Fixating on Diana permitted me an official way to hide from subjects I discovered that my family couldn’t acknowledge at the dinner table: race (more precisely, our whiteness); male privilege; our middle class home. Nevermind that Diana’s was a textbook fairy tale of white wealth based on birth and protected by male ascendancy. I was just a daughter in a “normal” family, the way other people should be—the way royalty was showing us how.

In my early twenties, my obsession with the royals eventually morphed into an uncomfortable curiosity as cracks appeared in the glossy story (Charles’s longtime infidelity, Diana’s interviews and “leaks” to the press—such confection during the narcissistic tabloid confessional 1990s). In addition, the separation of Charles and Diana happened to coincide with my own parents’ divorce. I began to feel some shame in the history of my lingering preoccupation, though I could not exactly explain it.  I tended to pass it off as a joke. Besides that, I had gotten a real life—and my daily work as a teacher taught me to see my whiteness, my gender, my heterosexuality, my education and social position as it intersected with the complex identities of students and colleagues.

I know you’ll tell me that people of all colors and nationalities loved Diana, and I won’t argue that point. But it’s important to admit how white women especially identified with Diana as a persecuted victim, because she was a princess who just deserved to be happy. In this way she could be used to reinforce a blind, displaced sense of entitlement in the admirer. Why think about Rodney King’s brutal beating and the jury’s subsequent acquittal of the police officers and the reasons why frustrations boiled into the streets when you could wonder whether Diana and Charles’s marriage was really in trouble, and were they going to separate, and would Diana keep her title and her clothing allowance if they divorced? What would happen to their children?

For the most part, Diana’s break with the royal family was not a break with patriarchy or related systems of racial and class privilege; she just re-attached herself differently to its benefits and maintained an income. People told themselves she was just a good, normal person—a commoner, “the people’s princess.” Yes, Diana exhibited decency, and she touched AIDS patients and visited landmine victims and lepers, but what if we thought she was a great white saint doing good works on our behalf, so we wouldn’t have to? Through her and through other royal-ish narratives (we could include Downton Abbey here), we conceal our own whiteness from ourselves while also grossly indulging it.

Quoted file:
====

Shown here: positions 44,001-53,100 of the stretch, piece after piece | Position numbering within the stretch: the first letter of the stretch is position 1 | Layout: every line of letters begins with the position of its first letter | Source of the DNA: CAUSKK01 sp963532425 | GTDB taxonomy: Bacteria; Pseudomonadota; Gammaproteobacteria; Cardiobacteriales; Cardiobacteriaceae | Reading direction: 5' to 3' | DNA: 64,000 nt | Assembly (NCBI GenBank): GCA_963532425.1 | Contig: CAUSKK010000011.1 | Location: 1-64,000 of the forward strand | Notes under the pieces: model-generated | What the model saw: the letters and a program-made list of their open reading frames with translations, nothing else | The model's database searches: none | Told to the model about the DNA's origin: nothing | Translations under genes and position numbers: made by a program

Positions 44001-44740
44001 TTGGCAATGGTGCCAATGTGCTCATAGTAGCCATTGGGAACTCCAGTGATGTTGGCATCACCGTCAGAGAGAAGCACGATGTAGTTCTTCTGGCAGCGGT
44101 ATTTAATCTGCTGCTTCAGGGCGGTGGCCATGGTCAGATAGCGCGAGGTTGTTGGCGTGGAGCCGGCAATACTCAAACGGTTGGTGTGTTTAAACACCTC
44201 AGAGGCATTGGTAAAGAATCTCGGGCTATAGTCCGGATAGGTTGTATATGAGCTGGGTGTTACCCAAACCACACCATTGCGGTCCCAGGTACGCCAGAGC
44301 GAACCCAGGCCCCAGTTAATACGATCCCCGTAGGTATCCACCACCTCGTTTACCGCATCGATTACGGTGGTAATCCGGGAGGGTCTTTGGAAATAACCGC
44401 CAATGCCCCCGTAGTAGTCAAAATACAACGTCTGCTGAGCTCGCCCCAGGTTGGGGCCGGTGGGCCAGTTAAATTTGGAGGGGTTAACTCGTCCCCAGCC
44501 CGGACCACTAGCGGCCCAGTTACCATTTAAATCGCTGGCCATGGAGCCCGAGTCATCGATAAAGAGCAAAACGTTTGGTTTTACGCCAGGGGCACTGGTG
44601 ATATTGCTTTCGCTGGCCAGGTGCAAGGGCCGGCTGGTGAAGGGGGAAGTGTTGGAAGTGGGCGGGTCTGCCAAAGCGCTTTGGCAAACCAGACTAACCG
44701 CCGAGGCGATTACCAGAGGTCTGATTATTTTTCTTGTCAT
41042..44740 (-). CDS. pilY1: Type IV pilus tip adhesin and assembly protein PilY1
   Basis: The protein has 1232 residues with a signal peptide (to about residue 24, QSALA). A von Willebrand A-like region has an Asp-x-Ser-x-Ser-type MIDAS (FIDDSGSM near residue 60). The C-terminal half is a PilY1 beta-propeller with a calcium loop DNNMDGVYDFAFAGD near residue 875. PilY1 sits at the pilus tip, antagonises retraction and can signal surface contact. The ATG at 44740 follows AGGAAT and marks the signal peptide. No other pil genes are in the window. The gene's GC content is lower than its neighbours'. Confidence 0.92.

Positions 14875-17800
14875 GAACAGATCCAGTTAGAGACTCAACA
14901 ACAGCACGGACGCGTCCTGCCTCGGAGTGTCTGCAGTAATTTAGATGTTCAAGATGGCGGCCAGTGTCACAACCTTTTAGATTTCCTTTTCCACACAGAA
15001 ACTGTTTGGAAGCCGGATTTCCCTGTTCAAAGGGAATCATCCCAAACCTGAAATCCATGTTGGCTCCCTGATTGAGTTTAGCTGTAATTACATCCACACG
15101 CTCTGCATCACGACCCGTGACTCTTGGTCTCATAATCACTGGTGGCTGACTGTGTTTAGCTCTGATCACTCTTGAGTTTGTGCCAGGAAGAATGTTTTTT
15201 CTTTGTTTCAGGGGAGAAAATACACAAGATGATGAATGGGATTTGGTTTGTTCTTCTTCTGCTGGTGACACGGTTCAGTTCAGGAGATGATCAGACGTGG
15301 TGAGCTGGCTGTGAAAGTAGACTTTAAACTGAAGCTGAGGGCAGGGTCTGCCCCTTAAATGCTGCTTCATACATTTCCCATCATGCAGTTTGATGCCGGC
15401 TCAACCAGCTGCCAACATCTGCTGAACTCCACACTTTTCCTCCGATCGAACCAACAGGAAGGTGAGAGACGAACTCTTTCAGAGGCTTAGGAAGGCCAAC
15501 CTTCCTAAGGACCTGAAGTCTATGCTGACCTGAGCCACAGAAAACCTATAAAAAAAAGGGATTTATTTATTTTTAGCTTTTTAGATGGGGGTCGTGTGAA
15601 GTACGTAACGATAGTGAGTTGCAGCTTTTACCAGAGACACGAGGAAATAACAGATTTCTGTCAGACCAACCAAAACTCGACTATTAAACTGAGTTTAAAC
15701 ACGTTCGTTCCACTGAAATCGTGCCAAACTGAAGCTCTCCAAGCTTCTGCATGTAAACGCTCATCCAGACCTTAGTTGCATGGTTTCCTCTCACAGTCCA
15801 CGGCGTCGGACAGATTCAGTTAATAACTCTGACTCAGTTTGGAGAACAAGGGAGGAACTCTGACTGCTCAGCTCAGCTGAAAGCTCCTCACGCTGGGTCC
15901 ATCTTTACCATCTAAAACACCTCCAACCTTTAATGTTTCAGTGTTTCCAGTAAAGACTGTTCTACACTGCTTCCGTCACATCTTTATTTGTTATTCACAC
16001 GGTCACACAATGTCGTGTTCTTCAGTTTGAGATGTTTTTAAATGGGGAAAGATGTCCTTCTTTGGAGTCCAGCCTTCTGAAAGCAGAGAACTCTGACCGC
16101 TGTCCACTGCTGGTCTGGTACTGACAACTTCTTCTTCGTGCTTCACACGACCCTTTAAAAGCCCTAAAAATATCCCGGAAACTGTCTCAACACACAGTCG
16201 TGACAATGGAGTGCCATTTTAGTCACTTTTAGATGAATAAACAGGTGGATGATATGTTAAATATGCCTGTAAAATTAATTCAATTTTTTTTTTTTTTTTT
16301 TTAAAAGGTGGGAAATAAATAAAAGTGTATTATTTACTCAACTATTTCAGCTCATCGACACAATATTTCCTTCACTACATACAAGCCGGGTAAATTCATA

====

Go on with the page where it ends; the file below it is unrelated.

At her funeral, Diana’s brother eulogized her as “the most hunted person of the modern age.” If we mourned then her untimely death in a Paris tunnel car accident, we must now question this overstatement of martyrdom.  In the wake of the Zimmerman verdict, President Obama delivered a speech and told us, “Trayvon Martin could have been me 35 years ago.” It wasn’t until 2005 that Congress “apologized” for the violence of lynching, which has never been made a federal crime. We must remember that Diana was pursued in large part at the very end because of her romance with Dodi Al-Fayed, a man of color, killed alongside her. While Dodi’s grieving father alleged a racist murder conspiracy that was never substantiated, it is not difficult to understand how a legacy of British imperialism could inspire such a fear.

As Diana’s first son’s baby enters the world, it does no harm to wish the family well. We would do better to ask ourselves about the last time this land of liberty celebrated the birth of a black or brown child with similar international pomp and circumstance.  Christ’s birth in that manger was so long ago.

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JO SCOTT-COE is the author of a memoir in essays, Teacher at Point Blank (Aunt Lute Books, 2010), selected by Ms. Magazine as a Great Read. Her writing on intersections of education, gender, and violence has appeared in many publications including the Los Angeles Times, Swink, Ninth Letter, Hotel Amerika, River Teeth, and Fourth Genre. She received a Pushcart Special Mention in 2009 and Notable Essay listings in Best American Essays 2009 and 2010. Her conversations with essayist Richard Rodriguez and novelist-poet Margaret Atwood have appeared in Narrative. Find Jo on Twitter, at her website, and at the Writer Ninja Podcast, now available on iTunes. She is currently at work on a new book, Tripwires and Trigger Fingers.